Japanese space agency JAXA conducted successful launch of their H-IIB rocket with HTV robotic cargo spacecraft. Mission destination is International Space Station and nadir docking port of Harmony module.

HTV-6 “Kounotori” mission was planned as first after 3 years of break and sixth mission of Japanese cargo vehicle in general. Its mission was important mainly because of payload – new batteries and spare parts for ISS electrical system, which requires general upgrade and overhaul  and supplies for crew members. Of course supplies would not be considered as very important part of the payload, but after disaster of Progress MS-04 cargo vehicle on December 1, 2016,  this aspect of mission became at least equally  important. HTV will deliver to International Space Station 5.8 t of cargo divided into pressurized and unpressurized sections. In pressurized compartment Kounotori will deliver 3.9 t of payload including: water (600 l), food, Carbon Dioxide Removal Assembly (CDRA Bed), HDTV cameras, experiments and hardware. Inside this section, HTV will also deliver new J-SSOD (small satellite deployer) and number of nanosatellites (AOBA-Velox III, TuPOD, Tancredo-1, OSNSAT, EGG, ITF-2, STARS-C, FREEDOM and WASEDA-SAT3). Inside unpressurized section six new Li-Ion batteries were packed – they will be used during planned EVA as upgrade for nickel-hydrogen batteries presently installed outside the Station. Weight of the payload stored in side unpressurized section is 1.9 t.

Already in the end of July 2016, HTV-6 was already after packing batteries and supplies; next it was installed on atop of upper stage of H-IIB. On July 31, H-IIB started its journey on boat from Mitsubishi Heavy Industries facility in Tobishima to Tanegashima Space Center. It seemed, that everything is fine and preparations are conducted according to plan, but on August 10, JAXA announced about spotting leakage in Kounotori pipe system. Launch was postponed from 30th September to the first half of December. After conducting additional leak tests and ensuring, that rocket and vehicle are in perfect condition, H-IIB F-6 was rolled out from assembling facility to Y-2 launch pad placed 400 m away on Thursday, 8th December.

Today since morning hours specialists and engineers from JAXA conducted fueling and last tests before launch planned for 22:26 JST (13:26 UTC). At T-10′ all systems were checked and ready, weather conditions were favorable with slight wind (4.3 m/s NW), clear sky and temperature at 15.5°C. Two minutes later countdown procedure started. AT T-1’30” fuel system was pressurized and ready for launch. At T+72″ water curtains were initialized; finally at 13:26:47 H-IIB with HTV started to rise over Y-2 launch pad. After 60 seconds of flight rocket passed sound barrier and already was on SE trajectory. SRB-A boosters were cut off at T+1’50”. Then they were released in pairs – first two were jettisoned at T+2’06”, third and fourth booster separated at T+2’09”. Payload fairing was jettisoned at T+3’42”, 2’16” before cutting off of the first stage on the altitude of 190 km. First and second stage separated at T+5’56” and 11 seconds later propulsion of the second stage started to work. At T+10′ upper stage and HTV were flying with speed of 23000 km/h on altitude of 290 km. Second stage was cut off finally at T+14’20” and HTV was deployed after short phase of ballistic flight at T+15’11”. It started its journey to ISS with planned contact with Canadarm2 robotic arm at 11:00 UTC on 13th December 2016.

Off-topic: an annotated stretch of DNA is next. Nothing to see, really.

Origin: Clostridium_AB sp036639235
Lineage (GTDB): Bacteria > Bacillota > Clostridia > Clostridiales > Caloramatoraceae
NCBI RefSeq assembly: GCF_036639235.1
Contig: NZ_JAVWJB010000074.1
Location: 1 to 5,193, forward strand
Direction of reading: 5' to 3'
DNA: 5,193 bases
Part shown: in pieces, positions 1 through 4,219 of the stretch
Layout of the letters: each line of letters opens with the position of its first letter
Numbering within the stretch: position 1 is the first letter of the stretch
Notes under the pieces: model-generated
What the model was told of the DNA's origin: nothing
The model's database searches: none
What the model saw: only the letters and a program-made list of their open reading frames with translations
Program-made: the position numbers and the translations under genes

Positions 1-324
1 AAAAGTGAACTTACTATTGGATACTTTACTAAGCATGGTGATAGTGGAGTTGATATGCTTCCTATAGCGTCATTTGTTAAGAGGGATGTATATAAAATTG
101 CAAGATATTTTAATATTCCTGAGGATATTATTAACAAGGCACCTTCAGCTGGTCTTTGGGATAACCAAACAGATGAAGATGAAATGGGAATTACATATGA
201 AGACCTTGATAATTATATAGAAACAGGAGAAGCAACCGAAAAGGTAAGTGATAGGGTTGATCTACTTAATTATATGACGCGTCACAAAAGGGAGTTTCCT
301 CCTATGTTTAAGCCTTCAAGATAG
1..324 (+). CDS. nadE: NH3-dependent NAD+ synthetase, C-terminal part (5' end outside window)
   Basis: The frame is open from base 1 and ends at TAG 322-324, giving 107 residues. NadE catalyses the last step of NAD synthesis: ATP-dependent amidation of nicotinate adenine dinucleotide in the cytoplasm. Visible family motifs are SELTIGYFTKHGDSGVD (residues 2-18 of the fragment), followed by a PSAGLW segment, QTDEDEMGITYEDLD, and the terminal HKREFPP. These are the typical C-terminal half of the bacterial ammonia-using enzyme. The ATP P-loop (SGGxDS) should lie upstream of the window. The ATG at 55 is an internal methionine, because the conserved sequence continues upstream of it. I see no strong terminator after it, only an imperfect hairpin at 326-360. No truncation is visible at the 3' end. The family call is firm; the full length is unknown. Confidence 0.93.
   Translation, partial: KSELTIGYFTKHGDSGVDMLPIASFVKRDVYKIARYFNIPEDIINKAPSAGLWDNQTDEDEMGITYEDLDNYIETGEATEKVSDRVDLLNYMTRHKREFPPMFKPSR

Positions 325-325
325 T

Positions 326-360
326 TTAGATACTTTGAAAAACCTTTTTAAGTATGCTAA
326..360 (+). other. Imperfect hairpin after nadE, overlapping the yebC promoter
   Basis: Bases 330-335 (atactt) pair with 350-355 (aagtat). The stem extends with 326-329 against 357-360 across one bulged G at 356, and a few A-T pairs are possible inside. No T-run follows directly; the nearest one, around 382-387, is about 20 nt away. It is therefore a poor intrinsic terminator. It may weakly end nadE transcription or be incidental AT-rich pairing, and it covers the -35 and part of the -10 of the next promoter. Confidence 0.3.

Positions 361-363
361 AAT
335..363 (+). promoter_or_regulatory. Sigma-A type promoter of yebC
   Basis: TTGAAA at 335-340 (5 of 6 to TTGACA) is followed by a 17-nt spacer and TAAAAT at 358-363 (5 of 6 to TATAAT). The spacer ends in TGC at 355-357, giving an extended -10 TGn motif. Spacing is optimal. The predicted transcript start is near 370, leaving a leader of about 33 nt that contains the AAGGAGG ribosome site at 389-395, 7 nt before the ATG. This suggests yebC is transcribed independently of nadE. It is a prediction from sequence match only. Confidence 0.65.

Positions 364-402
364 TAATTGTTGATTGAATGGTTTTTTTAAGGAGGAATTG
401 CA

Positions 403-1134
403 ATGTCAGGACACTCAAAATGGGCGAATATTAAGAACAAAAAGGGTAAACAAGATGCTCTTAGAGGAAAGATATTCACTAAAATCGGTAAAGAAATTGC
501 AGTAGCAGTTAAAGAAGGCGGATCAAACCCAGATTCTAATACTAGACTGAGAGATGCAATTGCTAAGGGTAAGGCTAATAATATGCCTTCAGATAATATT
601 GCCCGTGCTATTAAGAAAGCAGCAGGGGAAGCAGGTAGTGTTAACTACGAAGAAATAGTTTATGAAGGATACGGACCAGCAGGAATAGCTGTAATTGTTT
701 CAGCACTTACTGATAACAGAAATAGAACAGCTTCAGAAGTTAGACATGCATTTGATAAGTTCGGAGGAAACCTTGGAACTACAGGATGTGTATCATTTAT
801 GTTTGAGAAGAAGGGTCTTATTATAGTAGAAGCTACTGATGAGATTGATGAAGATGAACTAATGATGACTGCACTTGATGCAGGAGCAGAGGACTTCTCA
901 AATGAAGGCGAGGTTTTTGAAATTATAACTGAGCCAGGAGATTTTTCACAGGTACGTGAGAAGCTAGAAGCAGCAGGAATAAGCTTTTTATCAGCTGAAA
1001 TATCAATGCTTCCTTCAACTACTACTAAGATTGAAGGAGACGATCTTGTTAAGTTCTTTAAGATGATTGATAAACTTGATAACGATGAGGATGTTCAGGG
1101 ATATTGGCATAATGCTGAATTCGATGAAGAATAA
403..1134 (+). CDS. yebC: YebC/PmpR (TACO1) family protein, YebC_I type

H-IIB is strongest version of H-II based on H-IIA version. It is supported during launch by four SRB-A3 solid fueled with HTPB rocket boosters generating total thrust of 9220 kN. Each booster is long for 15 m with diameter of 2.5 m and weight at 306 t. First stage of the rocket is equipped with two LE-7A engines (fueled with LH2/LOX) providing thrust at 2196 kN. It is long for 38 m and its diameter is 5.2 m and weighs 202 t. Upper stage is powered with LE-5B engine with thrust at 137 kN. It is shorter and narrower than first stage, with length of 11 m and diameter at 4 m; it weighs 20 t. Total length of the rocket is 56.6 m and mass is  531 t with payload to LEO at 19 t. Payload (HTV) is covered with 5S-H fairing: 15 m long and with 5 m in diameter.

HTV (H-II transfer Vehicle) was developed by JAXA as unmanned automatic cargo vehicle without possibility of autonomous docking. Project started in the nineties with first planned mission in 2001. Unfortunately due the slower pace of progress of HTV vehicle, first mission was possible in 2009. Until now six HTV vehicles have been used for resupply missions to International Space Station.

HTV is cylindrical in shape with solar arrays placed around fuselage. It is long for 9.8 m with diameter at 4.4 m. It weighs 10.5 t (without payload) and is able to deliver to ISS up to 6 t of cargo (5200 kg in pressurized and 1500 kg in unpressurized conditions) in 14 cubic meters of cargo volume. HTV is able to perform 100 h flight and stay docked to ISS for around one month. It is controlled by 3 axis attitude control system (without any docking computer because vehicle is grabbed by Canadarm2 and not [performing docking). Propulsion is based on four 500 N thrusters (IHI HBT-5) as main propulsion and 28 maneuver thrusters (IHI HBT-1 with thrust at 120 N). They are fueled with 2400 kg of MMH/MON3 propellant stored in internal tanks.